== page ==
Perhaps the most famous of Lawrence's novels, the 1928 Lady Chatterley's Lover is no longer distinguished for the once-shockingly explicit treatment of its subject matter--the adulterous affair between a sexually unfulfilled upper-class married woman and the game keeper who works for the estate owned by her wheelchaired husband. Now that we're used to reading about sex, and seeing it in the movies, it's apparent that the novel is memorable for better reasons: namely, that Lawrence was a masterful and lyrical writer, whose story takes us bodily into the world of its characters. --This text refers to the Paperback edition.

From AudioFile
Lawrence's classic tale of love and discovery comes alive in this audio presentation. Lady Chatterley is trapped in an unhappy...


Another Place at the Table
Kathy Harrison
1585422827
May 2004
Paperback
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From Publishers Weekly
It's 1988, and Harrison, a happily married mother of three, takes a job with Head Start, working with at-risk four-year-olds. Her heart goes out to the foster kids; before long, she and her husband take state training and adopt two sisters. Five children make a big family, but Harrison finds it tough to turn her back on needy children. She and her husband start accepting emergency care "hot-line" foster children, too; soon, Harrison quits her day job and becomes a full-time-overtime, really-foster parent. In addition to a stay-at-home mom's usual duties, Harrison is caring for children with serious emotional baggage and often complex medical problems. There are lawyers, therapists and social service people to meet with, plus the scheduling of visits to birth mothers, an emotional roller coaster for all parties....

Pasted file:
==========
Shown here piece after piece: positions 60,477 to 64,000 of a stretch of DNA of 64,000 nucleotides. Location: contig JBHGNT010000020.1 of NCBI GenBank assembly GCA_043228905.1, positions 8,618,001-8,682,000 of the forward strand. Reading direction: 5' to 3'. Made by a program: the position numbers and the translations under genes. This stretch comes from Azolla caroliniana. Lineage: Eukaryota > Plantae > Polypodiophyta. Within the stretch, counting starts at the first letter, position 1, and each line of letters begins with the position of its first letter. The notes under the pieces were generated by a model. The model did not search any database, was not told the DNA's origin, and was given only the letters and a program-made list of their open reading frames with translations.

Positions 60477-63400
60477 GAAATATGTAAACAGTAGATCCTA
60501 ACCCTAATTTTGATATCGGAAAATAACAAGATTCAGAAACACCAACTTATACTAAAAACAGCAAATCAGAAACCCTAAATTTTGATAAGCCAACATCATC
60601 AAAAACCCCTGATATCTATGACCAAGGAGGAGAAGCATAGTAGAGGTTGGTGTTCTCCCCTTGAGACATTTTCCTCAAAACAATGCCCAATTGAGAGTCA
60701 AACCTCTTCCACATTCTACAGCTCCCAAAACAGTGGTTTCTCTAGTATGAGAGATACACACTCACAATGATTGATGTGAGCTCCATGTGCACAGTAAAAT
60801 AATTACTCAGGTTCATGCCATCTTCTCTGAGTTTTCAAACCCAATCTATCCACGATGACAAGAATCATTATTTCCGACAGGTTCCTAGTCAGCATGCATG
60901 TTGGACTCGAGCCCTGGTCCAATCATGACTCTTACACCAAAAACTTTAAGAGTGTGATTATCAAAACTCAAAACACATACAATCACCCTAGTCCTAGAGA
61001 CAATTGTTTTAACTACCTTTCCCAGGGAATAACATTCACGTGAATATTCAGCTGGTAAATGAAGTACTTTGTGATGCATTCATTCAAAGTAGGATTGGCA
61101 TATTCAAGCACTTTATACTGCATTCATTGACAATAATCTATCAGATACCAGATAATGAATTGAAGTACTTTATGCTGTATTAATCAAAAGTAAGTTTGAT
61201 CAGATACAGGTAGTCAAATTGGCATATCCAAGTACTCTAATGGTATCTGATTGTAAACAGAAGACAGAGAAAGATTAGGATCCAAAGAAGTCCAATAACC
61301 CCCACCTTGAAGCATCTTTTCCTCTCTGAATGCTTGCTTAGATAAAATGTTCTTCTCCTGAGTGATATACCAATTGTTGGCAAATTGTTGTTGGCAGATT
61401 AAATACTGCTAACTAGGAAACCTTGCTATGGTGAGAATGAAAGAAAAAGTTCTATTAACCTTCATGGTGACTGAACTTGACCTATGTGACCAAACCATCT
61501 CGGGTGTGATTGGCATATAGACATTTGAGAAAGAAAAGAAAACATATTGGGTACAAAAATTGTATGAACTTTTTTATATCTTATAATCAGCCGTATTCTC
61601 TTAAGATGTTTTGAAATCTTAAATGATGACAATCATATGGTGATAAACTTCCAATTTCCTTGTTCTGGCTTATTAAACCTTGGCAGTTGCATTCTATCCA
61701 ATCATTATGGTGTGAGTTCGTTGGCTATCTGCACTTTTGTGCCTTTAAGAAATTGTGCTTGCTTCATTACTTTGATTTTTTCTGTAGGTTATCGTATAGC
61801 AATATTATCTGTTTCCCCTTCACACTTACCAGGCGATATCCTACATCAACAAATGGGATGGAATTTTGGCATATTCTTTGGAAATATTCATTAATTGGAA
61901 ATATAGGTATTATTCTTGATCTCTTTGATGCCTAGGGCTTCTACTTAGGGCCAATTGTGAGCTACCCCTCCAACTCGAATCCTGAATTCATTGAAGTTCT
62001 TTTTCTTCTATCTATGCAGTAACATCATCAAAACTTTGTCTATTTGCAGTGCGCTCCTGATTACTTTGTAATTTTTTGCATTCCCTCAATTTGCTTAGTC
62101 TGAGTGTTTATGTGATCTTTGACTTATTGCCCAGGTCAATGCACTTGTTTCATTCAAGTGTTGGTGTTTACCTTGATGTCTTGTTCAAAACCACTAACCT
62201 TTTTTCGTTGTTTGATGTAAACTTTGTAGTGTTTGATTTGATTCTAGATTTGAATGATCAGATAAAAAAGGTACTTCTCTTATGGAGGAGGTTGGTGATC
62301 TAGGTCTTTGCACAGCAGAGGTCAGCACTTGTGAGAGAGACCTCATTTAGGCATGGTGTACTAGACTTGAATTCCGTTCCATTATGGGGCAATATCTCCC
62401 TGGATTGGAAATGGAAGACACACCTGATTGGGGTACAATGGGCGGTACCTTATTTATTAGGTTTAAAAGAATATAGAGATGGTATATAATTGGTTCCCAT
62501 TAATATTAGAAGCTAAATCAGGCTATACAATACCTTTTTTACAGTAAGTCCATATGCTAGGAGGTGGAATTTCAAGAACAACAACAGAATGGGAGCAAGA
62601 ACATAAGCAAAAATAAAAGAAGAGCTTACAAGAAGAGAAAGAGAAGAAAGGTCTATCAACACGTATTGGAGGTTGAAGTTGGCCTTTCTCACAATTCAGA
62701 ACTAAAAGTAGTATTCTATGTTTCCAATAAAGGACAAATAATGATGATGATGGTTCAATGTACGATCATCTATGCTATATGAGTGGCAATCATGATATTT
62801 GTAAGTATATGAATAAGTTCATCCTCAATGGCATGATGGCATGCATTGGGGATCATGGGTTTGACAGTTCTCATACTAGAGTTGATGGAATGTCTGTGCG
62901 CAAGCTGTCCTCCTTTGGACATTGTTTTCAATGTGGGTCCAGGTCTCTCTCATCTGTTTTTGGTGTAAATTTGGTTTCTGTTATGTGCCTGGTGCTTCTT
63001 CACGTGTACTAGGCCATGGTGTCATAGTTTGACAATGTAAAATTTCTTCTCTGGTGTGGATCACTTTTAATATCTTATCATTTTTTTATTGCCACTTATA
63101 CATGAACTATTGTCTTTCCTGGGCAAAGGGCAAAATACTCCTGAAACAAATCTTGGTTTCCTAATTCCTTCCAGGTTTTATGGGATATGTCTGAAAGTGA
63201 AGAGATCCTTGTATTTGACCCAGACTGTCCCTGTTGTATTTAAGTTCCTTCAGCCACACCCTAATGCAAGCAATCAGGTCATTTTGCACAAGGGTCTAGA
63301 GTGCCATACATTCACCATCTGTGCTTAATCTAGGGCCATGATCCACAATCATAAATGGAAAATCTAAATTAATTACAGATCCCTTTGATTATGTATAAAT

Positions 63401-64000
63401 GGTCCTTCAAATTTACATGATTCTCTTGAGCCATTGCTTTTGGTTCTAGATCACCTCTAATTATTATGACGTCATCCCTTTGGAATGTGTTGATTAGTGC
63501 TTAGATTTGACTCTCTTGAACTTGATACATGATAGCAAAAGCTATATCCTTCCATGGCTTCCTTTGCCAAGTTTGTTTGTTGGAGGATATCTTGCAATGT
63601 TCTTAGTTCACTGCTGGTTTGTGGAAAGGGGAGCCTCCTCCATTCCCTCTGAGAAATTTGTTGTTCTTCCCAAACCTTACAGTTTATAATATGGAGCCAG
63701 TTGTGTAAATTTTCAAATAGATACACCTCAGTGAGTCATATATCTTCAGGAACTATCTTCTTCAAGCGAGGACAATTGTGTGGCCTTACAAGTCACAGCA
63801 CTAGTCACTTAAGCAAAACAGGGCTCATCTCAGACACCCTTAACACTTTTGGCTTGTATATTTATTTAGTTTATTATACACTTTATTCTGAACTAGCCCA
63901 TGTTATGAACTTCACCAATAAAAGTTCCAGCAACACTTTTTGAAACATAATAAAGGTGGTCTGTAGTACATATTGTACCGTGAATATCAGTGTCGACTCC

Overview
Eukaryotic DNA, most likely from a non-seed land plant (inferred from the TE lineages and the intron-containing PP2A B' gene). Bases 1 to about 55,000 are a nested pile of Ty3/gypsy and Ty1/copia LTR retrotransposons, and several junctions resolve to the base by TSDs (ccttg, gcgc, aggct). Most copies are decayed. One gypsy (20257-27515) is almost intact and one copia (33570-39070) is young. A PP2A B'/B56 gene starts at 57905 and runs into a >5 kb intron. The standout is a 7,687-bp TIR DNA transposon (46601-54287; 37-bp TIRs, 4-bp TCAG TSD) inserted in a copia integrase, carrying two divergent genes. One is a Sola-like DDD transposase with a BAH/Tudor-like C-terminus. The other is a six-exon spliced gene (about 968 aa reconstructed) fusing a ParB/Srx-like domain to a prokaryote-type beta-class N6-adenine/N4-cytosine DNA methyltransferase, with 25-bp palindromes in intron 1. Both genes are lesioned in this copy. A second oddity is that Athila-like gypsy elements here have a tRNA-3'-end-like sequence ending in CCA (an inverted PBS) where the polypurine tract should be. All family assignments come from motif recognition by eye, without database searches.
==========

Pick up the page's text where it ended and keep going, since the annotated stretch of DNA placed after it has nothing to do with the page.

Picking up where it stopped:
The Binding Chair
Kathryn Harrison
0060934425
July 2001
Paperback
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Book Review
One of the women in Kathryn Harrison's The Binding Chair has a mind "which had always suffered from morbid imaginings." Harrison could be telling a gentle joke on herself here, for she has stuffed her novel with such imaginings. Here are broken fingers, abortions, Marathon Man-style dentistry, sodomy (not in a good way), and even an abused chicken. One particular morbidity, though, is the spur of the tale.